DAILY FILM DOSE: A Daily Film Appreciation and Review Blog: THE LAST PICTURE SHOW

Tuesday, 21 April 2009


The Last Picture Show (1971) dir. Peter Bogdanovich
Starring: Timothy Bottoms, Jeff Bridges, Cybill Shepherd, Cloris Leachman, Ben Johnson


Peter Bogdanovich is one of cinema’s great historians. Though his directorial output is sparse in his older age, he’s still writing novels and celebrating the history and art of Hollywood cinema. He regularly appears on DVD special features discussing the stories and anecdotes he’s collected over the years from his relationships with Hollywood’s greatest personalities. In the 70's he was one of the most prolific and celebrated directors of the 'film school generation'. Of course, Bogdanovich never went to film school, but learned his craft through watching and studying the great filmmakers.

His breakout film, "The Last Picture Show" is a product of his love for cinema. Years later it's still a masterpiece, a timeless elegant classic about a dying Texas town in the 1950's and the coming of age of it's youth. Timothy Bottoms plays Sonny, a typical jock high school student, good looking, popular, but with a palpable sense of doubt and worthlessness. His best buddy Duane (Jeff Bridges) is his fellow pick up artist and backfield partner. There’s also Cybill Shepherd as Duane’s on and off again girlfriend who tests the waters with almost every guy in town in an effort to lose her virginity. In his last year in high school, the future seems bleak for Sonny, his vulnerability causes him to start up an affair with his high school football coach’s wife (Cloris Leachman) – his elder by 20 years. The events of the year play out the narrative with the subtext of the dying town and it citizens getting left behind with the dust and the tumbleweeds.

While the film is based on Larry McMurtry’s novel, the material allows Bogdanovich to express himself using the language of his mentors. It’s a unique mixture of tones, the sombre reflection on lost youth and the spiritual connection to the town echoing the themes of the great Westerns. Yet, there’s a distinct liberal dramatization of the sexual discovery of the characters. There’s much uninhibited nudity and frank sexual discussions, which echoes the progressiveness whimsy of the French New Wave.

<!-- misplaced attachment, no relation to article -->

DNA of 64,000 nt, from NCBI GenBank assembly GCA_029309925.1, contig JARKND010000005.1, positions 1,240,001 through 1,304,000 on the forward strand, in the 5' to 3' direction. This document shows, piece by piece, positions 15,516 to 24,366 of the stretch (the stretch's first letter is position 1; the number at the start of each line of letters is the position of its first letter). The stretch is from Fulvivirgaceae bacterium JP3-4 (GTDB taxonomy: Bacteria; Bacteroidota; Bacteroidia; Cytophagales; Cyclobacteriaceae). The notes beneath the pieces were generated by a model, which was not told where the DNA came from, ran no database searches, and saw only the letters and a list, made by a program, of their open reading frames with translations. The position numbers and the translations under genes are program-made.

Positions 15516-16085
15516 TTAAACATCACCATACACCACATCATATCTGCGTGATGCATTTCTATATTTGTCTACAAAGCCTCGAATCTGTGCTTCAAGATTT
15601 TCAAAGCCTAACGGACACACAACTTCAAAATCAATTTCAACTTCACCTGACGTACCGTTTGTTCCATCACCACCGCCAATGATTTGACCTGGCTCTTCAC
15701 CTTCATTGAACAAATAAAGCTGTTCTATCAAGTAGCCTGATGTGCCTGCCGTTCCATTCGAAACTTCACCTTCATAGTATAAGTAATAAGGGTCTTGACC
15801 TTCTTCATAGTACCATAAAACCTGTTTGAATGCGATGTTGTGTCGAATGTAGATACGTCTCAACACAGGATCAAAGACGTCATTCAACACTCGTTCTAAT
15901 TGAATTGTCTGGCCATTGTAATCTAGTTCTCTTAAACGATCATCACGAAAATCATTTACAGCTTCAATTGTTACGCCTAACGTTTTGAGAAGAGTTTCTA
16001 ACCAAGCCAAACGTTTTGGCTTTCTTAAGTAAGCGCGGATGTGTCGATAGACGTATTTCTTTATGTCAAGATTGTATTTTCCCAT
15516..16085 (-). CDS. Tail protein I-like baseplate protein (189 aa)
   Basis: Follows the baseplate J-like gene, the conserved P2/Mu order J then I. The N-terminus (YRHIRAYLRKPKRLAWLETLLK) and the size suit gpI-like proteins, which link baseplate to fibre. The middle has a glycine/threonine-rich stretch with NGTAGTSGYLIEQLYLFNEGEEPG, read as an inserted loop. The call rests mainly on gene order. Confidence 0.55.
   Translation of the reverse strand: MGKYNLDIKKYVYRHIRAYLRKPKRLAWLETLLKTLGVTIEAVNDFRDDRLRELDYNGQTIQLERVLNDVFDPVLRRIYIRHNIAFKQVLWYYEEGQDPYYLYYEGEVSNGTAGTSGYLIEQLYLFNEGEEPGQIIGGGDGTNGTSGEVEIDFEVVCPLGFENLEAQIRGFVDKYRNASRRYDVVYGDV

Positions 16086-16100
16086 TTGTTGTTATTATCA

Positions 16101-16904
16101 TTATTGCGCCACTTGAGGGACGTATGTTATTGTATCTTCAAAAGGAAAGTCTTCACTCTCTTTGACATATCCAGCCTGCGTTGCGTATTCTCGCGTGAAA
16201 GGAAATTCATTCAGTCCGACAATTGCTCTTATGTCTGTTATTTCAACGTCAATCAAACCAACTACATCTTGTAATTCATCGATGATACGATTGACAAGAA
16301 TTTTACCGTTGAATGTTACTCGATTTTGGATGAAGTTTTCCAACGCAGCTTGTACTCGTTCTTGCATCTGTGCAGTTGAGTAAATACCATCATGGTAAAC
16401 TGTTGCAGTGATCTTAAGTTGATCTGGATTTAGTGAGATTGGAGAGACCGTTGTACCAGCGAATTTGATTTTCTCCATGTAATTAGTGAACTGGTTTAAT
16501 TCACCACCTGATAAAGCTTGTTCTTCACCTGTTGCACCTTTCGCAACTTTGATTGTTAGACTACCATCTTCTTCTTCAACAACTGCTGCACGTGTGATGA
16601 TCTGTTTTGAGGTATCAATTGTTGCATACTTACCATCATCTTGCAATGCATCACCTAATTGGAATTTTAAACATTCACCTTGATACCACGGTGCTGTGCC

The film is filled with wonderful characters and honest and truthful relationships between them. It's a pitch perfect lead performance from Timothy Bottoms who expresses his disillusionment with his future by taking up with Cloris Leachman, a performance which her won an Oscar for Best Supporting Actress. The relationship is played more with frankness than traditional romance, or even comedy (as in 'The Graduate'), but it's the just the right mixture to pull out the dramatic emotional conflict from both characters. Cybill Shepherd, in her first role, is both gorgeous and awkward as the virginal Jacy. It's intriguing watching her discover the power of her beauty, and how her manipulation can drive men crazy. Ben Johnson (also an Oscar-winner) has the most endearing scene, a beautiful speech to Timothy Bottoms on the shore of the river confessing the secret love affair of his youth which he never really got over. Later on we'll find out who his secret lover was making for a remarkably emotional climax.

Visually Bogdanovich uses the language of Ford and Welles. His exteriors creates that breathless mythological John Ford world. The ever-present wind creates a continuous motion in the frame literally sweeping us off our feet and into this bygone time and place. DP Robert Surtees employs the great elegance of Gregg Toland’s famous deep focus photography - a technique birthed by Welles and Ford in the 40’s.

"The Last Picture Show" plays like a southern "American Graffiti" - George Lucas' 1973 breakout ensemble youth film. The music in "Last Picture Show" is all source music heard from radios in the background. While Lucas' soundtrack of his youth was early rock and roll, Picture Show uses classic country and western tunes like Hank Williams, Pee Wee King, Johnny Ray. It not only sets the time and place, but it outmoded tone of depressed melancholy.

"The Last Picture Show" is a treasure for cinephiles, made with the same kind of reverent passion for the art as the films of Martin Scorsese, Quentin Tarantino and Francois Traffaut.

"Last Picture Show" is available on a new two-disc DVD set which also features Bogdanovich's atrocious 1976 flop 'Nickelodeon'


Steven said...

Ironic to see this today; I had this film on last night to keep me company while studying. I'm looking forward to finishing it this evening.

Mark A. Fedeli said...

ya know, i was surprised the other day to see you weren't the biggest fan of the ending of No Country.

TLPS is one of the films i always think of that has a similar tone to the NCFOM ending. i love both films, but love how they leave us even more.

i think, to be entertaining, yet still get the point across that a narrative experience is only as good as the person who is experiencing it at that very moment, is a wonderful dynamic i always yearn to see in cinema. that's what i treasure about the endings of No Country and TLPS.

i also see hints of this in the endings of La Dolce Vita and 8 1/2, as well as Raging Bull and maybe even the Sopranos. i've always found it more gratifying to be left with a brand new vision of a basic truth, one subliminally present throughout the film, and will give a pass if it causes a slightly less-than-tidy plot resolution.

Alan Bacchus said...

Hey Mark,
I guess, the reason the ending of NCFOM bugs is that for 3/4 it's Blood Simple, and then for 1/4 turns into Last Picture Show. TLPS works because it's a consistent. I don't mind tonal shifts (although I'd call the NCFOM ending a genre shift) is that it happened too late in the film.
Anyways - whatever, both a great films. Same goes the Fellinis and Raging Bull.